February 1 roundup

  • “She Asked for Help for Postpartum Depression. The Nurse Called the Cops.” [Darby Saxbe, Slate] Under one Montana prosecutor’s announced policy, pregnant mother “proven to be using alcohol … might be monitored by law enforcement or sent to jail.” [Andrew Turck, Big Horn County News]
  • “The Florida Supreme Court has agreed to decide whether a judge may be Facebook friends with lawyers who appear before the judge.” [Raymond McKoski, Orlando Sentinel]
  • Nation’s highest military court unanimously tosses sexual assault conviction of Coast Guard enlisted man, finding juror selection stacked by higher-ups; of seven jurors, four were trained sexual assault victim advocates [Rowan Scarborough, Washington Times; decision]
  • Report on legal landscape of cottage food industry [Jennifer McDonald, Institute for Justice] Deregulation efforts of Trump administration have yet to reach food sector [Baylen Linnekin]
  • So large and so diverse is the 400-member lower house of the New Hampshire legislature that it appears to contain a sovereign citizen believer [Jack Smith IV, Mic]
  • “Stash House Stings: When the Government Can Invent Crimes and Criminals” [Trevor Burrus and Reilly Stephens]


  • In the Coast Guard case, the US Court of Appeals for the Armed Forces seems really ticked off at not just those responsible for the packing, but at both the original judge and the appeals court for not doing something about it. You don’t often see judges go after other judges like this.

    They described the trial judge as “completely abdicating his responsibility” and “blithely asserting the issues could be worked out on appeal rather than actually investigating the allegation.” They called the failure of the judge and the appeals court to do anything about the stacking “a stain on the military justice system.” They said the errors “adversely affected not only Appellant’s right to a fair trial by an impartial panel, but also the essential fairness and integrity of the military justice system.” That’s rather scathing.

    They actually declined to even allow a retrial with a new jury, instead opting to dismiss the charges with prejudice, due to what they described as “patent and intolerable efforts to manipulate the member selection process” and “the failures of the military judge, the DuBay military judge, and the CGCCA, to investigate, recognize, or ameliorate the clear court stacking in this case” (and, of course, “the actual prejudice to the Appellant of being tried by a panel cherry-picked for the Government”.)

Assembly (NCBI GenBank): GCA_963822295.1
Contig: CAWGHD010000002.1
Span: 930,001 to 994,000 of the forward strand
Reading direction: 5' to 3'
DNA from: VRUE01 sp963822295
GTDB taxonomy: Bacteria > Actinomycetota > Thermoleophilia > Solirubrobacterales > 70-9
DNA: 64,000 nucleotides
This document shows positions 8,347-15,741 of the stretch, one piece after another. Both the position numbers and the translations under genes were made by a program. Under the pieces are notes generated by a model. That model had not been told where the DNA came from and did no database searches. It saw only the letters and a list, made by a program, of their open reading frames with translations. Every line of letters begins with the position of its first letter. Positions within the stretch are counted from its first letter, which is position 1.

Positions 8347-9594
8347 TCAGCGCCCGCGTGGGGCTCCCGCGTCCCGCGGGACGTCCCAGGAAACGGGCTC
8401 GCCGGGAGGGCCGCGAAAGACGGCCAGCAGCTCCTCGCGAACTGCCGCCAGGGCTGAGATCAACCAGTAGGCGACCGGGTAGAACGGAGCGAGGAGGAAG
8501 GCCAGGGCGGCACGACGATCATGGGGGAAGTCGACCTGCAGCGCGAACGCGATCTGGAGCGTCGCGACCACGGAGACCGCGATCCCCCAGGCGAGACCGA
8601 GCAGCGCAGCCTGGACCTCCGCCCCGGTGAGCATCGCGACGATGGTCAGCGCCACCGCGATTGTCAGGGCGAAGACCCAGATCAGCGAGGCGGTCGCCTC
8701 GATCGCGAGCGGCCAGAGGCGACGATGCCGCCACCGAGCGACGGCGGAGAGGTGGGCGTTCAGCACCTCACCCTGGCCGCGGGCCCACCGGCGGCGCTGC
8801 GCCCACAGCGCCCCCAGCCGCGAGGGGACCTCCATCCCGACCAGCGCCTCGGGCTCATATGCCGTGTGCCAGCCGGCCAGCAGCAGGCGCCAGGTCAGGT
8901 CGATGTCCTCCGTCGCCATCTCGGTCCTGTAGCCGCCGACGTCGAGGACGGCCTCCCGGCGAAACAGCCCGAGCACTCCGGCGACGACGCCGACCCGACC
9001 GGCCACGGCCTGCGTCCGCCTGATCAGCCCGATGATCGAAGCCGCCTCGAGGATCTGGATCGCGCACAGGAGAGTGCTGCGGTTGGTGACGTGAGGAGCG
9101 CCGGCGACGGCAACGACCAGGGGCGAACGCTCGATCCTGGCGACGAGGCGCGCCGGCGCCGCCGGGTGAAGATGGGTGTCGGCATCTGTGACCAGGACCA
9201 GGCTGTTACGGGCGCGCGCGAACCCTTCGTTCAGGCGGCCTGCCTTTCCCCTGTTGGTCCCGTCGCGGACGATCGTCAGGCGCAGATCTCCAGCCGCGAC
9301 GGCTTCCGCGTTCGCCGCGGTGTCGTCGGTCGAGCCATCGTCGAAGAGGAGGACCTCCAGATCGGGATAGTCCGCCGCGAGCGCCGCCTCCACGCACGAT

• “Stash House Stings: When the Government Can Invent Crimes and Criminals”

    The judge should order the “other guy” arrested on the same charges. After all, since one of the co-conspirators has been convicted, there should be ample probable cause.

    I know the prosecutor would never proceed, but having the officer/criminal arrested ought to send a clear enough signal to everyone.

    • How about the judge order the federal agents arrested on the same charges?

    • While I fully understand the arguments against what the government did in this case, it’s difficult for me to muster much sympathy for either side. When I place myself in Conley’s shoes I can say with complete certainty that there is no way I would ever agree to be a part of an attempt to rob a stash house. I’d be far more likely to report the stash house to the authorities to get the drugs out of my neighborhood. If Mr. Conley had done this, he wouldn’t be looking at a 15 year sentence!

  • She Asked for Help for Postpartum Depression

    Coyote has a piece this week on government employee incentives. Some healthcare workers have the same system: Take no risks. The process is more important than the outcome. Then ask for a bigger budget because the system is broken.
    Here’s your government healthcare.


  • The OB and the NP should be reported to the Licensing board for their State. The care they gave this patient was substandard and bordering on neglect.

  • Bordering?

    No. Well on the side of outright abuse. Calling the cops on a person in need of compassionate care is beyond the pale.

    ‘Splain oh dear nurse practitioner & doctor exactly how you are helping your patient by putting them through the described ordeal? As is pointed out in the article, you have now given incentive for your future patients to not seek help, which may lead some to spiral down without treatment.

    Idiocy…..pure idiocy.

  • Eccentric NH State Reps–

    For an even more bizarre case, google “tom alciere cops”

    A small State, NH has 400 representatives in its assembly. Since each district has only about 6,000 constituents, and the *unpaid* job is part-time, not every district gets a wide offering of qualified candidates.

    A reliably Republican State in the 1980s, NH is now a tossup, partly because its more secular conservatism is a poor fit with the increasing religiosity of today’s Southern-dominated GOP. But NH is still more likely to elect far-Right eccentrics than far-Left eccentrics.